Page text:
To “act like a straight guy” on stage: Put your hands down your pants and fix your balls. This was legitimate direction from one of the most respected actresses/directors of our time. And she literally meant for me and other actors to constantly put our hands down our pants to adjust our junk during scenes. I never used this really sophisticated technique in the real world. I remember thinking: “No one does this to this magnitude in real life. This is horrible advice.” (Laughs).
Don’t pre-reject yourself. You must let others reject you. If you think you can do something, try! (SH: I like that. Let others reject you.) That’s other people’s job. Quite literally, most of the time, it actually is somebody else’s job. They are paid to reject you. (SH: Let them earn their living.) Exactly, their job is to scan through your stuff and toss it in the garbage.
Treasure Hunting Coriolanus
For Coriolanus, starting off, it was trying to understand his language, understand the words he uses and making sense of that, because if I can break down the thoughts and make them clear to myself then I can make them clear to everyone else. Once I have the other [actors] in the room, then it’s listening intently to what they’re saying to see where I’m getting the trigger words from, and what it is that they’re saying that leads me to the next moment. It’s like treasure hunting. You’re looking through the script for your clues, your hints, who this person is and who these people around you are, and with all that together, trying to figure out what the play is and what it’s trying to say. It’s a lot of combing through the text. “What exactly is he saying there? Why is he saying that? Didn’t he just say in the scene prior that he didn’t want to do that, but now he’s saying that he can do that? Ok, so there’s a moment when he’s unsure and then a moment when he decides on something.”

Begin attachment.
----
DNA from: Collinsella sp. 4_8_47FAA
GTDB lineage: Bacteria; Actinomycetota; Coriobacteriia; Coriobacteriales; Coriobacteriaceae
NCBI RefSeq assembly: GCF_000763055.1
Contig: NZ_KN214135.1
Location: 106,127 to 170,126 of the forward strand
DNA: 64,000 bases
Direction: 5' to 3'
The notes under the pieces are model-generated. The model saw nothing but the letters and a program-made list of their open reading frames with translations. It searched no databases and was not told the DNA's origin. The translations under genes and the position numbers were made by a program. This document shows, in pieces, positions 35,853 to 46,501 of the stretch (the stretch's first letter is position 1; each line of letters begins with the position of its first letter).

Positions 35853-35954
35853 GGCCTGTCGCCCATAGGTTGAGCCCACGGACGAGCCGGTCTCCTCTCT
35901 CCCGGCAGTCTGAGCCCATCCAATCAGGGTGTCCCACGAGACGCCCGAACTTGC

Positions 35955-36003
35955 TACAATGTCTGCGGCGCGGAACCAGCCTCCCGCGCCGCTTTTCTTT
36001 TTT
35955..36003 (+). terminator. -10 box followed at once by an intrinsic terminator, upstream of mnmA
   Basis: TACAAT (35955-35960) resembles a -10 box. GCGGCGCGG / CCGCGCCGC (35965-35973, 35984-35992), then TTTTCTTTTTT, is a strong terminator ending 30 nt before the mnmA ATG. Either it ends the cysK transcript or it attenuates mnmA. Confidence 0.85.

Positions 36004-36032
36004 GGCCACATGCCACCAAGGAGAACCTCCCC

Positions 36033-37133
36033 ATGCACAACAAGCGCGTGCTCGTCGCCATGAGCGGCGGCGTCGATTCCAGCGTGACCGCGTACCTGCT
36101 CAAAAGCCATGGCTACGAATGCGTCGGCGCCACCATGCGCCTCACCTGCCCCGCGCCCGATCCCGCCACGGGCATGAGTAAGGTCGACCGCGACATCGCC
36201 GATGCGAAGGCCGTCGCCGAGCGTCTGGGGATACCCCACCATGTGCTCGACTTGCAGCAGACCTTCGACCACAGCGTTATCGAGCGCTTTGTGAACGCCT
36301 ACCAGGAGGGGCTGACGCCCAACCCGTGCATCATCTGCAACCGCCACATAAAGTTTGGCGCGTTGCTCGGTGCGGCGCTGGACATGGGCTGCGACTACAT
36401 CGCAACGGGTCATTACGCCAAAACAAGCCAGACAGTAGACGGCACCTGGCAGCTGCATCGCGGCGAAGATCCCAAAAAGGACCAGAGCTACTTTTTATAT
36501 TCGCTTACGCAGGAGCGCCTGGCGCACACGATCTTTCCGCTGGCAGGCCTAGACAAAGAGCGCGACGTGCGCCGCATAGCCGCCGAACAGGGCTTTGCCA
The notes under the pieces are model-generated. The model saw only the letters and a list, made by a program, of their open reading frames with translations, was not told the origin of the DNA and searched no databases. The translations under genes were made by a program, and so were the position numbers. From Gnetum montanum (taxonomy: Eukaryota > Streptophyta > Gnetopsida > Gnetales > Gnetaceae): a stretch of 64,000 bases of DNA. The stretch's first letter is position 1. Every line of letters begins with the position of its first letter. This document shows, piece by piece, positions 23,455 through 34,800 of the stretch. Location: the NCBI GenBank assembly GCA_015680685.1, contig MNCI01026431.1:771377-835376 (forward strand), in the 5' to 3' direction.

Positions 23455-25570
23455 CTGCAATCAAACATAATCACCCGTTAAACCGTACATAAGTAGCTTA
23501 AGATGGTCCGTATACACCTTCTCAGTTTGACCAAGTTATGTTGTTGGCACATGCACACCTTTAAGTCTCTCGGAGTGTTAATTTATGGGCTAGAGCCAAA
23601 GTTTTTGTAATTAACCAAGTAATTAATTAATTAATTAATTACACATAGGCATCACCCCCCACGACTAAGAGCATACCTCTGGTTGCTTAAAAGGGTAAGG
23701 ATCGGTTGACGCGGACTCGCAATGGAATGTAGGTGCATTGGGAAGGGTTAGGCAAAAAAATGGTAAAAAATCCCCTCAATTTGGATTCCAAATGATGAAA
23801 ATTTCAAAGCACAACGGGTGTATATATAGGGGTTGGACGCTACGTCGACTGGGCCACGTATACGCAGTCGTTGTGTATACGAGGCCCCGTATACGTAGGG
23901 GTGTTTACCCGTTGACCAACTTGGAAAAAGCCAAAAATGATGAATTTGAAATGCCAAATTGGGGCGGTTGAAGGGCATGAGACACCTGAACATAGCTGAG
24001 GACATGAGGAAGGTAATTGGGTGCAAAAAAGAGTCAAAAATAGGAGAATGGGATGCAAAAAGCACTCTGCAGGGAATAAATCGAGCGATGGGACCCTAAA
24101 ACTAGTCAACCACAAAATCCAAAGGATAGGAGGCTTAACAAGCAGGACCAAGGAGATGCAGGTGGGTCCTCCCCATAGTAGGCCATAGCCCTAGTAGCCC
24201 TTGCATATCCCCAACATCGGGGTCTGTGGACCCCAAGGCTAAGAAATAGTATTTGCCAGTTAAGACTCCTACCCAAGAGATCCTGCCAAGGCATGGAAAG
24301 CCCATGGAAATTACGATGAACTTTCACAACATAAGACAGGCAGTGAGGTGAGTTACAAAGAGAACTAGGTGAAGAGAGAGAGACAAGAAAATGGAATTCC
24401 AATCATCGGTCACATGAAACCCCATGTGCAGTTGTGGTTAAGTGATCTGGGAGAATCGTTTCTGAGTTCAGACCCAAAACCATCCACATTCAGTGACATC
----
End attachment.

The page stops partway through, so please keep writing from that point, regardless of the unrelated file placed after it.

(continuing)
JESSICA B. HILL:
On Being Mixed Race
That whole quest for not caring what people think or trying to fit in, it’s very tied into being mixed race and trying to fit into both sides and appease and please. It took me awhile to let that go, even though my parents were wonderful for that. There were a lot of things they championed in me that I’m so grateful for because I don’t think I’ve had it as rough as others. We made a point when I was quite young to never straighten my hair. Until now, I have never even thought to, or wanted to. It was just the thought of, “Who am I trying to please? Who is this for?”
Déjah’s Practical Acting Process
I read the script over and over again. I first try to just read it for the story at least five times. I do my Questions, “What other people say about me. What I say about other people. What I say about myself.” And then I do my Facts and Questions. I write down all the facts from the script that I know for sure about my character, and then I write down any questions I have. Somewhere in that, I also look for any words I don’t know, or any words that might have another meaning. Then I write down what my drive is for the play, then I look for the life objective, then the objective for the story, and then break it down into the scenes. After all that, I’ll start reading it again, focusing more specifically on my character. And by that time, I’m very close to being off book. I also sometimes do a character outline, like, “What’s the age of my character, what’s their favourite meal…” I think it’s called the 5 Ps. The Psychology, Profession, Political Views, Philosophy, and the Practical Outline (like, their age) of the character. Then I’m up on my feet exploring, using tools. I’m a very physical person and very movement driven, so getting up on my feet in a room with the text is the best way I can learn it. I love going through the elements. The Laban technique. Or animal work, that really helps as well. (SH: Do you have a line memorizing technique?) There’s an app called LineLearner that’s the best thing in the world.